The Inkey List Supersolutions 5% Benzoyl Peroxide Cleanser



SkinCeuticals C E Ferulic


Alastin Restorative Skin Complex


Urban Skin Rx Advanced Even Tone Skin Treatment


EltaMD Barrier Renewal Complex



Biossance Squalane + Omega Repair Cream


Paula’s Choice 2% BHA Liquid Exfoliant



Drunk Elephant T.L.C. Framboos Glycolic Night Serum



Cheryl Burgess, MD

Once an Accutane patient herself, she’s still struggling with blackheads at 60.

During medical school, Cheryl Burgess, MD, a board-certified dermatologist in Washington, DC, had a front-row seat to an acne breakthrough: She was working in the dermatology department of the National Institutes of Health while its clinical research team was examining the safety and efficacy of oral isotretinoin (aka, Accutane) for cystic acne. At the time, Dr. Burgess was dealing with chronic acne that had plagued her since her teens. “I wore a lot of makeup to cover the blemishes, but I felt my acne wasn’t as severe as the cases I saw at the NIH,” she says. Eventually, about 10 years after oral isotretinoin was approved, dermatologists realized the medication was also beneficial for chronic acne sufferers who didn’t have the cystic variant. That’s when she decided to take it herself. “I took five months of Accutane therapy and haven’t had a problem in over 25 years,” she says. At 60, she still deals with a self-described “very oily” complexion and blackheads, and focuses her routine on addressing those while also protecting her skin and increasing cell turnover for fewer lines and a smoother texture overall.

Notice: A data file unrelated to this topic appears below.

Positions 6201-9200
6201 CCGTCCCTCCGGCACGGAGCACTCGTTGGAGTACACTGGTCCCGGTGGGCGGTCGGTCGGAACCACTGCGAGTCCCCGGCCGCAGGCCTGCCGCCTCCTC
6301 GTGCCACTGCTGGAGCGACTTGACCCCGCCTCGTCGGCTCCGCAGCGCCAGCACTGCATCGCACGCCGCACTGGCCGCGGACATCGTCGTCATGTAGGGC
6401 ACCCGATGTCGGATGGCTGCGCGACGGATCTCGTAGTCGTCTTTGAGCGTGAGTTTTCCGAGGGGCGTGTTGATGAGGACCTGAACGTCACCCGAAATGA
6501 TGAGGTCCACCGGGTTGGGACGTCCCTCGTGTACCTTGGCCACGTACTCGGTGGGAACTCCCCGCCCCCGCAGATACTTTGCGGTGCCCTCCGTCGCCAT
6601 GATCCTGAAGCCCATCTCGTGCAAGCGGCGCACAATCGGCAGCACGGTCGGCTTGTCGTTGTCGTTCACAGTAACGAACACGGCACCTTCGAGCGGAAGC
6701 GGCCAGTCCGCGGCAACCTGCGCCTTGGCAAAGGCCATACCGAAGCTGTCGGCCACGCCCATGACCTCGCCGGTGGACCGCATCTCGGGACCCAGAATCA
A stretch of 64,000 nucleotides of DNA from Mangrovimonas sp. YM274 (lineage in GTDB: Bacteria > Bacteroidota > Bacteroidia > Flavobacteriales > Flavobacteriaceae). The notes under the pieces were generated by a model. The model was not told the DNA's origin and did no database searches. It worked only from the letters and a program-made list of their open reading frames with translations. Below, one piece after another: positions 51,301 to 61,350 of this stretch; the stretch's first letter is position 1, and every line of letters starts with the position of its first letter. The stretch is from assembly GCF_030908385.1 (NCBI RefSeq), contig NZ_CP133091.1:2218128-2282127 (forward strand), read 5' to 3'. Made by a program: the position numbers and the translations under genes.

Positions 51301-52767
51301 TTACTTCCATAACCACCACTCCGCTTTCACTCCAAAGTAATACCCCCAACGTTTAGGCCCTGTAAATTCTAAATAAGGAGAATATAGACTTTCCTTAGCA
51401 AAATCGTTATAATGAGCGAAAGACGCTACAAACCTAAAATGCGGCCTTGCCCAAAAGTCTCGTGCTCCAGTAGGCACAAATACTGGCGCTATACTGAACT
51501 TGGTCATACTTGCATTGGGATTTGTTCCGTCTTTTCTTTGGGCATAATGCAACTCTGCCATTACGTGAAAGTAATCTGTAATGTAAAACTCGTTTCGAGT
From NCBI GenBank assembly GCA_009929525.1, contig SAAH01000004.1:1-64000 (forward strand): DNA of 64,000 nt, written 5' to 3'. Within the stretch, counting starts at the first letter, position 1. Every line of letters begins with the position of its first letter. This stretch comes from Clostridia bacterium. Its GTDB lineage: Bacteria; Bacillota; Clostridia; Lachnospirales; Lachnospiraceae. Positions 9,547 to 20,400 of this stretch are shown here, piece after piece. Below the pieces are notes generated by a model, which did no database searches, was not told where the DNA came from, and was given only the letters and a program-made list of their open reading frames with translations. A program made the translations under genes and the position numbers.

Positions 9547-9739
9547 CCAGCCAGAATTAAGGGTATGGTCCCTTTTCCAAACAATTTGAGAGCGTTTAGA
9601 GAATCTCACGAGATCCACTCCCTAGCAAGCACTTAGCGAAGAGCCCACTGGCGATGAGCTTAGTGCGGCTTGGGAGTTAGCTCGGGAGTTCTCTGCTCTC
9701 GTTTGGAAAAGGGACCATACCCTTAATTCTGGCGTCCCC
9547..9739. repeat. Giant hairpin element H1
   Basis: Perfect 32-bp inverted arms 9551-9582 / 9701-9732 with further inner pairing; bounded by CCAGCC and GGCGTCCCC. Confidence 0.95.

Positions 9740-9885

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Her Routine

Cleanser: Because she is prone to blackheads, Dr. Burgess uses products with salicylic acid to keep them at bay. One cleanser she recommends: Aveeno Clear Complexion Cream Face Cleanser, which has 2 percent salicylic acid.